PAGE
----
Sustaining Alcohol and Opioid Use Disorder Treatment in Primary Care

A Mixed Methods Study

Published in: Implementation Science, Volume 13 (2018), Page 83. doi: 10.1186/s13012-018-0777-y

Posted on on August 24, 2018

by Sarah B. Hunter, Allison J. Ober, Colleen M. McCullough, Erik D. Storholm, Praise O. Iyiewuare, Chau Pham, Katherine E. Watkins

Read More

Access further information on this document at Implementation Science

This article was published outside of RAND. The full text of the article can be found at the link above.


Efforts to integrate substance use disorder treatment into primary care settings are growing. Little is known about how well primary care settings can sustain treatment delivery to address substance use following the end of implementation support.


Data from two clinics operated by one multi-site federally qualified health center (FQHC) in the US, including administrative data, staff surveys, interviews, and focus groups, were used to gather information about changes in organizational capacity related to alcohol and opioid use disorder (AOUD) treatment delivery during and after a multi-year implementation intervention was executed. Treatment practices from the intervention period were compared to practices after the intervention period to examine whether the practices were sustained. Data from staff surveys and interviews were used to examine the factors related to sustainment.


The two clinics sustained multiple components of AOUD care 1 year following the end of implementation support, including care coordination, psychotherapy, and medication-assisted treatment. Some of the practices were modified over time, for example, screening became less frequent by design, while use of care coordination and psychotherapy for AOUDs expanded. Participants identified staff training and funding for medications as key challenges to sustaining treatment.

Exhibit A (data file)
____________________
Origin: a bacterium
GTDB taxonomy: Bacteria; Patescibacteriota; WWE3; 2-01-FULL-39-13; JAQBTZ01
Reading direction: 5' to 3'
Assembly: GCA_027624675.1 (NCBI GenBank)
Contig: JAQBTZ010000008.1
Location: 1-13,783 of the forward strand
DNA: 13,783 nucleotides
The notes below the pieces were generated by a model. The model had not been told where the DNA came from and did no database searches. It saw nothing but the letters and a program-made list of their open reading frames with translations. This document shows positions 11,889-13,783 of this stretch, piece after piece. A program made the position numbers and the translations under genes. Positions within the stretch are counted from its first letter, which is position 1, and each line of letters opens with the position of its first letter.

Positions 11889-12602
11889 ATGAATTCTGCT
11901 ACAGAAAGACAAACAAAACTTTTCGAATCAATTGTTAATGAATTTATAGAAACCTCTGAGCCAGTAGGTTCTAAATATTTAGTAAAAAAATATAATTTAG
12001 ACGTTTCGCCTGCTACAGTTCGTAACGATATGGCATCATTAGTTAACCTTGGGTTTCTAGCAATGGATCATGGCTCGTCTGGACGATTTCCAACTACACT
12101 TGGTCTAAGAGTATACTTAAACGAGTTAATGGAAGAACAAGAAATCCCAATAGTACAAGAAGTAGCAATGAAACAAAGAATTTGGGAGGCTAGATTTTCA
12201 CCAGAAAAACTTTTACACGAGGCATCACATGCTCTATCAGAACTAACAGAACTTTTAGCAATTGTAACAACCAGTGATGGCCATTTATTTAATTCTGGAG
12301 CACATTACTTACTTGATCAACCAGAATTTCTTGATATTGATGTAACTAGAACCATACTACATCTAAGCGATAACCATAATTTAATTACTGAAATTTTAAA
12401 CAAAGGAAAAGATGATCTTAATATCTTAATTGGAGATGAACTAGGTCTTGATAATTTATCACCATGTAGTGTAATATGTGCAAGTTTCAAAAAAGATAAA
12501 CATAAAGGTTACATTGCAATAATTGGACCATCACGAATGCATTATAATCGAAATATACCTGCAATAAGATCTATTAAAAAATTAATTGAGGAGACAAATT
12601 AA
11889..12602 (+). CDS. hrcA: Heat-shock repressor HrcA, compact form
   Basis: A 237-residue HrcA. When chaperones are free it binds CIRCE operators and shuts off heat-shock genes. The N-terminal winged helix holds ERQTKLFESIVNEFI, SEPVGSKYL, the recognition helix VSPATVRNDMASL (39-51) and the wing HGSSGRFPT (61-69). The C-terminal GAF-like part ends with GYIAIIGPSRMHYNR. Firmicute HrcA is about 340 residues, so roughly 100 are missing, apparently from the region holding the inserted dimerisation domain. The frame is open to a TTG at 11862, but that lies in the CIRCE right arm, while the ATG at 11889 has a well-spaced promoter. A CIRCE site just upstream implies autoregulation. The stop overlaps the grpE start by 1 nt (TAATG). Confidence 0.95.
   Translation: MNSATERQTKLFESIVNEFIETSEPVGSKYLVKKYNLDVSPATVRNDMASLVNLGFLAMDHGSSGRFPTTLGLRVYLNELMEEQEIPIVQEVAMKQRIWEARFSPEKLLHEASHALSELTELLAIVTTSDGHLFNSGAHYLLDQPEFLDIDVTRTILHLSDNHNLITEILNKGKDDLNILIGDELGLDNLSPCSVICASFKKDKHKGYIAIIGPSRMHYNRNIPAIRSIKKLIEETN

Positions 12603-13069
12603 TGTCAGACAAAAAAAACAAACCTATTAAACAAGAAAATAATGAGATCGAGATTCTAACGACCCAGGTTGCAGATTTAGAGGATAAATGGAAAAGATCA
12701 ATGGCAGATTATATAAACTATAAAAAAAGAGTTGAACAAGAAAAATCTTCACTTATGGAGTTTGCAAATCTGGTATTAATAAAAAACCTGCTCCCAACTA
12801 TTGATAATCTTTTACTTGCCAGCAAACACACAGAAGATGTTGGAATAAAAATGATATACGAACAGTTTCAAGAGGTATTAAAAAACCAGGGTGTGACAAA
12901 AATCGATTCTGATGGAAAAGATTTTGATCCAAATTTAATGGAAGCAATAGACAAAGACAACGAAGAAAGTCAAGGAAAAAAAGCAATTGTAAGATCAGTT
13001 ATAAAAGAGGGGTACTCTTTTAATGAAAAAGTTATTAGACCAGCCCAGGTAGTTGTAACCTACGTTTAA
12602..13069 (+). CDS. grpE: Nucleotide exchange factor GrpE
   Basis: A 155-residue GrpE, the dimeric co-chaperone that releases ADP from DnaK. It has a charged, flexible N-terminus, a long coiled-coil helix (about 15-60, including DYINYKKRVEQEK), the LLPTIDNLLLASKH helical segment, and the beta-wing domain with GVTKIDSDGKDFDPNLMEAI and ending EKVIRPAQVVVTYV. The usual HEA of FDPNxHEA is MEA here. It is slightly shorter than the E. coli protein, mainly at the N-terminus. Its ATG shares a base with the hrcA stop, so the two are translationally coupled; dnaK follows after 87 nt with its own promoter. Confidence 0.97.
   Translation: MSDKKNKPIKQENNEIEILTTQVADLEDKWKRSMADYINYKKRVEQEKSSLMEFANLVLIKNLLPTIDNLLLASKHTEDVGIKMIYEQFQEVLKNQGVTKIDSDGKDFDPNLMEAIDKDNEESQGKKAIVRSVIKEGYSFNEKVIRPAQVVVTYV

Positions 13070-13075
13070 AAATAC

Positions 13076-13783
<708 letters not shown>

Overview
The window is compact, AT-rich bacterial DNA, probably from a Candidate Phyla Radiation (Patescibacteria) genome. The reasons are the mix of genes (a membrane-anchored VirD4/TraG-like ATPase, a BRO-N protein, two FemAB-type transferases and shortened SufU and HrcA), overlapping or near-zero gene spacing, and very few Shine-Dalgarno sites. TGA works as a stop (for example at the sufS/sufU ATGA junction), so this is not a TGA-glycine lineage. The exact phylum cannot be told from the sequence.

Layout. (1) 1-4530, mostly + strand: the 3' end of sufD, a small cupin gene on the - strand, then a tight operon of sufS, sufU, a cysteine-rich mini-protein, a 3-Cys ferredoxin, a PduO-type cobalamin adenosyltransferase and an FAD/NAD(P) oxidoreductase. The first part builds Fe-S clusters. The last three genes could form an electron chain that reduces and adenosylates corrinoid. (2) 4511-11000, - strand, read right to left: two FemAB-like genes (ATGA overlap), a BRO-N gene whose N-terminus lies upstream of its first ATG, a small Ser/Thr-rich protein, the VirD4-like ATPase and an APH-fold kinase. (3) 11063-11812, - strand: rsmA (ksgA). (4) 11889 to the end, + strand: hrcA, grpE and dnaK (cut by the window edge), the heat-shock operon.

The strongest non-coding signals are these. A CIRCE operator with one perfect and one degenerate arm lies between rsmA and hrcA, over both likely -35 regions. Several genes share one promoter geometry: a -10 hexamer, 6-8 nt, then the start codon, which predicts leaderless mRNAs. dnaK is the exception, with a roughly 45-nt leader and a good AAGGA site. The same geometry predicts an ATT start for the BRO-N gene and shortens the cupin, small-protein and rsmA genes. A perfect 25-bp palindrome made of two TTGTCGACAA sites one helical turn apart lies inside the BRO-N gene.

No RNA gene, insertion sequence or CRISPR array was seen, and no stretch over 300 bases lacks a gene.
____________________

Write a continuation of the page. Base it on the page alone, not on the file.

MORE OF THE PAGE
Following a multi-year implementation intervention, a large FQHC continued to deliver AOUD treatment. Access to external funding and staff support appeared to be critical elements for sustaining care over time.

Research conducted by

This report is part of the RAND Corporation External publication series. Many RAND studies are published in peer-reviewed scholarly journals, as chapters in commercial books, or as documents published by other organizations.

Our mission to help improve policy and decisionmaking through research and analysis is enabled through our core values of quality and objectivity and our unwavering commitment to the highest level of integrity and ethical behavior. To help ensure our research and analysis are rigorous, objective, and nonpartisan, we subject our research publications to a robust and exacting quality-assurance process; avoid both the appearance and reality of financial and other conflicts of interest through staff training, project screening, and a policy of mandatory disclosure; and pursue transparency in our research engagements through our commitment to the open publication of our research findings and recommendations, disclosure of the source of funding of published research, and policies to ensure intellectual independence. For more information, visit

The RAND Corporation is a nonprofit institution that helps improve policy and decisionmaking through research and analysis. RAND's publications do not necessarily reflect the opinions of its research clients and sponsors.